“So Locke, I double checked that food inventory like you asked.”
“Good, did you tally 1.3 tons like I did?”
“No? What did you come up with?”
“About 37 pounds…”
…Okay. The flashbacks that were one of the signatures of the show have now essentially become flash-forwards, revealing that six of the survivors: Jack, Kate, Hurley, Sun, Sayid and Aaron – collectively known as the Oceanic Six – have been rescued from the island. We see how they got off the island, the steps they had to take to protect those that didn’t get off the island, and how their post-island lives progress. And for several of them, it’s not good. The flashbacks aren’t totally gone, though. In one instance, in the episode “Ji Yeon,” concerning the birth of Sun’s daughter, we get both a flashback and a flash-forward, juxtaposing both Sun’s and Jin’s actions during a pivotal birth. We also learn the fate of Jin.
As the on-island story progresses, we learn more about the freighter people and what they’re doing in the island’s vicinity. And we learn that Locke’s and Charlie’s warnings that they’re not who they say they are have more than a ring of truth to them. There’s something major going on for control of the island, and Benjamin Linus (Emerson), the leader of the Others, is heavily involved in it. Ben, in fact, is revealed to be possibly the most interesting character on the show, and Emerson plays him with a cunning creepiness that just grabs you. Linus gives Arvin Sloane a run for his money in the manipulation department. One thing that’s definitely going to have to be explained, however, is how so many living people are seeing so many dead people both on and off the island.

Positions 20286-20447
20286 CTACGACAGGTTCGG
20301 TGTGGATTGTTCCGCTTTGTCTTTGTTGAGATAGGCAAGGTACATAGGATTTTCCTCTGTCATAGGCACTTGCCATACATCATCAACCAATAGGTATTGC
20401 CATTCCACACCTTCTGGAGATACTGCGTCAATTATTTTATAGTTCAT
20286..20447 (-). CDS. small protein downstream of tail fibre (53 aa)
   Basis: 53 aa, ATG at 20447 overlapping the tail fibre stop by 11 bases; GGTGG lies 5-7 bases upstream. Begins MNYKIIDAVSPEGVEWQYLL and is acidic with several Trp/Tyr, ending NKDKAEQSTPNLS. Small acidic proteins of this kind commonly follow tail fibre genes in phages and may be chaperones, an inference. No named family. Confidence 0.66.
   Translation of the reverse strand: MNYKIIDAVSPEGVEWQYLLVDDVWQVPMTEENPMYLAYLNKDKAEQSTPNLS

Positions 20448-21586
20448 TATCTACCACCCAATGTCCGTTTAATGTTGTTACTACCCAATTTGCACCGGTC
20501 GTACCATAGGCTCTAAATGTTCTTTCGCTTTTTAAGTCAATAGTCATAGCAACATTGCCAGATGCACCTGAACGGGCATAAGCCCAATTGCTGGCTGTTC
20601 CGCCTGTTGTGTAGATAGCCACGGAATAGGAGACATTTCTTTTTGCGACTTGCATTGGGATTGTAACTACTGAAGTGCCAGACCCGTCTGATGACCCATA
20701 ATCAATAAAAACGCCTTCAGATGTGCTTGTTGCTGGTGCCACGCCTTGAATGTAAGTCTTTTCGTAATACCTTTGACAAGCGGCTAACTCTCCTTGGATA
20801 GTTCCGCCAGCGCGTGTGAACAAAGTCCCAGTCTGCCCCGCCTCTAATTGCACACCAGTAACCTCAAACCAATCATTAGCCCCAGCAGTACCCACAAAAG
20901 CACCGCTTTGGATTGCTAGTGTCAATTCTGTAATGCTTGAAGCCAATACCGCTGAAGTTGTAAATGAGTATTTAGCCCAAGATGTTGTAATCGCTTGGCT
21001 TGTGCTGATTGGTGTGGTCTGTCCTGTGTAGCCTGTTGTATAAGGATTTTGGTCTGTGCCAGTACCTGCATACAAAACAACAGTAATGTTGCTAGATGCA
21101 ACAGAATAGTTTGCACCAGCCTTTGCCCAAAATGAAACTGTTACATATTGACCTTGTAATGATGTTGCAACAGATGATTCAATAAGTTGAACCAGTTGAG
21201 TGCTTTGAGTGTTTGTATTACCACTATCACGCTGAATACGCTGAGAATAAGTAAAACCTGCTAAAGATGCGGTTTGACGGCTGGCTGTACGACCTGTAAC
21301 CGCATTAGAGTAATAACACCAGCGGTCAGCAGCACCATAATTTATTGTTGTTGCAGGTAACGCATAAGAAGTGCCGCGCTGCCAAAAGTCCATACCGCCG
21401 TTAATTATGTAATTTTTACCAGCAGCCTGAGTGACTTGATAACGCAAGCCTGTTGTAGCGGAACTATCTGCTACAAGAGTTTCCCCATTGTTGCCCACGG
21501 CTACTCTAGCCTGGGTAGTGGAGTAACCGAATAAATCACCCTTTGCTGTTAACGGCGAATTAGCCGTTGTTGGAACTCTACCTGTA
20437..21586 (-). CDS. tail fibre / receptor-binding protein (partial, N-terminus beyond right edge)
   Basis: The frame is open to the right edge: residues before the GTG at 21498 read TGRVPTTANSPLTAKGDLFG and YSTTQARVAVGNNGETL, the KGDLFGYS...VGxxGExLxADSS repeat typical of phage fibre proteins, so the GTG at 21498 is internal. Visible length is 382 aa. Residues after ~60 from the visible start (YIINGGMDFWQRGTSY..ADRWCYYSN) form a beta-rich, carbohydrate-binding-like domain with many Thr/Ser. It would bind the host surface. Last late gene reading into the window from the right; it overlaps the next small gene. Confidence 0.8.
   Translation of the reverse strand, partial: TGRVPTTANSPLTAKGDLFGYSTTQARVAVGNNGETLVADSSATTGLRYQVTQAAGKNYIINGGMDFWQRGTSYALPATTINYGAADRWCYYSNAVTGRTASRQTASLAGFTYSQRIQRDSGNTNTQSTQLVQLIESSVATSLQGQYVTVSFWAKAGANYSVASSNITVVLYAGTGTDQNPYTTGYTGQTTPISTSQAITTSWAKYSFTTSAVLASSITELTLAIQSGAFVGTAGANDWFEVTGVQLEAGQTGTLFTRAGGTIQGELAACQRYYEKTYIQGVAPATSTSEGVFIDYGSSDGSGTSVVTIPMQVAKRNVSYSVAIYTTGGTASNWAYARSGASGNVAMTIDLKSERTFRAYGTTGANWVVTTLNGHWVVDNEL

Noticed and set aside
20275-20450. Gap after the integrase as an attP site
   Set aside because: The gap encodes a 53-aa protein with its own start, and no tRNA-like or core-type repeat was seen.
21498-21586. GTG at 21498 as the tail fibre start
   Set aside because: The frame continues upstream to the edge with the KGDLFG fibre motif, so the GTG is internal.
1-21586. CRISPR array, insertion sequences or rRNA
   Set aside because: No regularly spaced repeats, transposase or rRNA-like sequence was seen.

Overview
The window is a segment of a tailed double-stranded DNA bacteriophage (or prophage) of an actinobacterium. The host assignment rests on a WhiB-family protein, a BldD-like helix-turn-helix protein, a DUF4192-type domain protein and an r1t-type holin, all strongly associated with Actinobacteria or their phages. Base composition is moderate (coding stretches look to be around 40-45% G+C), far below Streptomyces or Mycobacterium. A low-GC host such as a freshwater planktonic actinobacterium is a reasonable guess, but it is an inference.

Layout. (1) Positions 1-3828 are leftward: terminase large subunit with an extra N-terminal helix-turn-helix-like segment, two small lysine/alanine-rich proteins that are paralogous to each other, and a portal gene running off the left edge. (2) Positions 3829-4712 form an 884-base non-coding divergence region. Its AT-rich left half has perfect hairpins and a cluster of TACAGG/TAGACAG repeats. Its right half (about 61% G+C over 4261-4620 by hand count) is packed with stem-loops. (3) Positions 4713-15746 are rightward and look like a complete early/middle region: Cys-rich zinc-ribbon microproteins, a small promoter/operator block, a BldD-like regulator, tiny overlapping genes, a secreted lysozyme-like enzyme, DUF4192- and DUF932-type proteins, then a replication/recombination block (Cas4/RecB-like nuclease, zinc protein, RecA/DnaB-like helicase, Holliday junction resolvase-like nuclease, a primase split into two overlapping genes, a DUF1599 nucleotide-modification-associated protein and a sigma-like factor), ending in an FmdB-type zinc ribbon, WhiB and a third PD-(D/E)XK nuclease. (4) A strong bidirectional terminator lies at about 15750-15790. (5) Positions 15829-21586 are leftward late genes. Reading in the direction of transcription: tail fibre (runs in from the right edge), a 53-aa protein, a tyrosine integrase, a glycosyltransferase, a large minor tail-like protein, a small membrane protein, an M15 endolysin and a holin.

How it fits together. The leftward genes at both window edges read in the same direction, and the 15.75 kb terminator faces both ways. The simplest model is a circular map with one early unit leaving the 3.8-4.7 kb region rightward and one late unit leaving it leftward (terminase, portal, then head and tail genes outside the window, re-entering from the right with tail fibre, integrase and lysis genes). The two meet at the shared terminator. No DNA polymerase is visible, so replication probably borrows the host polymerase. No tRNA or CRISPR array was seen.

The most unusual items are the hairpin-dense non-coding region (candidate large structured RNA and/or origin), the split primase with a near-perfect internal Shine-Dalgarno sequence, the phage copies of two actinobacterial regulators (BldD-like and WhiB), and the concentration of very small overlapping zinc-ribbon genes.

“What’s the matter, Sawyer? Wasn’t the sex good?”
“Yeah, it was…but it got a tad uncomfortable when you screamed Waaaaaaaaaalt!!!”
Key episodes in Season 4 include “The Constant,” where Desmond, who had issues with time jumping before, goes through it again , but in a different way, when he leaves the island to fly out to the freighter with Sayid. Also, in “Meet Kevin Johnson,” we’re reacquainted with a former cast member, who ends up on the freighter undercover. And in “There’s No Place Like Home,” the clash with the freighter people comes to a head as the Oceanic Six get off the island. If you thought there was weird stuff going on with the Dharma Initiative and the island before, the biggest – quite literally – surprise occurs involving a change of scenery…for the island itself. And although several characters have been killed in Season 4, the biggest death involves a coffin at the very end in the future where a broken Jack has to come to terms with what must be done in order to set things right for the people on the island, as well as himself.
A typical Lost fan halfway through Season 3…